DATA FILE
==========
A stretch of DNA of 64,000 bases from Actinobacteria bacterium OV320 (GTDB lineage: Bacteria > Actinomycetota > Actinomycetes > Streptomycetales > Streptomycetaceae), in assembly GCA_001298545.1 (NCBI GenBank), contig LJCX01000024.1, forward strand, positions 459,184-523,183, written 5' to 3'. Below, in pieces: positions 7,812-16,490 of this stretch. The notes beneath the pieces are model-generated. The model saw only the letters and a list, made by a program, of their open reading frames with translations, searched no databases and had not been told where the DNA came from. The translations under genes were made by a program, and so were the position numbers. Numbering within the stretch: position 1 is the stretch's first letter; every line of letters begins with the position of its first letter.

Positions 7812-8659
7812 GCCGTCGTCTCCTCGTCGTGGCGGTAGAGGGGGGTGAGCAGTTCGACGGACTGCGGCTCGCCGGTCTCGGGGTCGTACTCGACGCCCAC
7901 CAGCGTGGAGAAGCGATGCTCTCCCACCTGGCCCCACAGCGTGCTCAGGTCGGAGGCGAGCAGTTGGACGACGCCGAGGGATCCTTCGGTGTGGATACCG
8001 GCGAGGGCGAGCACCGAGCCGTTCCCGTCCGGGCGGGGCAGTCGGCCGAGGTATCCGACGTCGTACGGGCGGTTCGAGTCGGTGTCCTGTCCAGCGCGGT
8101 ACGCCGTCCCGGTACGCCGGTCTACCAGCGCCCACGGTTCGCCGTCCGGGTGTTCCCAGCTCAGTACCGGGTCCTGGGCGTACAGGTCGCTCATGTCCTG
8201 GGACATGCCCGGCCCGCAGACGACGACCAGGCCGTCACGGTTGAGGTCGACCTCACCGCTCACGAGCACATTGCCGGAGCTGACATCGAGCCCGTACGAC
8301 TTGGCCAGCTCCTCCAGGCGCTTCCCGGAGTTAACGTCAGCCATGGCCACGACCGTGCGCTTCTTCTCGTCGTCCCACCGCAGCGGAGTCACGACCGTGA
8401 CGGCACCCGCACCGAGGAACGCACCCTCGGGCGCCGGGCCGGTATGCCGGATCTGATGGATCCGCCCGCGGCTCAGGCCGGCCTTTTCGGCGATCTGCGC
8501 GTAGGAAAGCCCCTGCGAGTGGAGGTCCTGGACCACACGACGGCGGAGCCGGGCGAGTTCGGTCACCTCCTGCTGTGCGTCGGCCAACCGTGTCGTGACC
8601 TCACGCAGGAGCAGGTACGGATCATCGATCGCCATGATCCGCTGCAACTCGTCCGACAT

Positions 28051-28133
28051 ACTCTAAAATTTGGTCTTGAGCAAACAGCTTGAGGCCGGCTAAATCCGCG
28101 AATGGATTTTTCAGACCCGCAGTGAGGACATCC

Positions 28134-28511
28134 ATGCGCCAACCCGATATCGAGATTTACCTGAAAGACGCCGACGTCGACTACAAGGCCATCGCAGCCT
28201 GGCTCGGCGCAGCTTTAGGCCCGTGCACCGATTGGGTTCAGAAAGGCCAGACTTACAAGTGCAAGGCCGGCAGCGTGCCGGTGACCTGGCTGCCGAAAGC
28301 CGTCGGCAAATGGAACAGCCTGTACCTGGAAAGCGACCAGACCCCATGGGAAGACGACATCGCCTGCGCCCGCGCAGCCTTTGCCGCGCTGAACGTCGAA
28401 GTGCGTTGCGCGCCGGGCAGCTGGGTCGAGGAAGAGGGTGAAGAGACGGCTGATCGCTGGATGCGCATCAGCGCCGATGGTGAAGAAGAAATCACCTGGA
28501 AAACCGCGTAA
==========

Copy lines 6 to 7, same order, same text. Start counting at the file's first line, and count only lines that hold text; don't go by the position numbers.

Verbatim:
8101 ACGCCGTCCCGGTACGCCGGTCTACCAGCGCCCACGGTTCGCCGTCCGGGTGTTCCCAGCTCAGTACCGGGTCCTGGGCGTACAGGTCGCTCATGTCCTG
8201 GGACATGCCCGGCCCGCAGACGACGACCAGGCCGTCACGGTTGAGGTCGACCTCACCGCTCACGAGCACATTGCCGGAGCTGACATCGAGCCCGTACGAC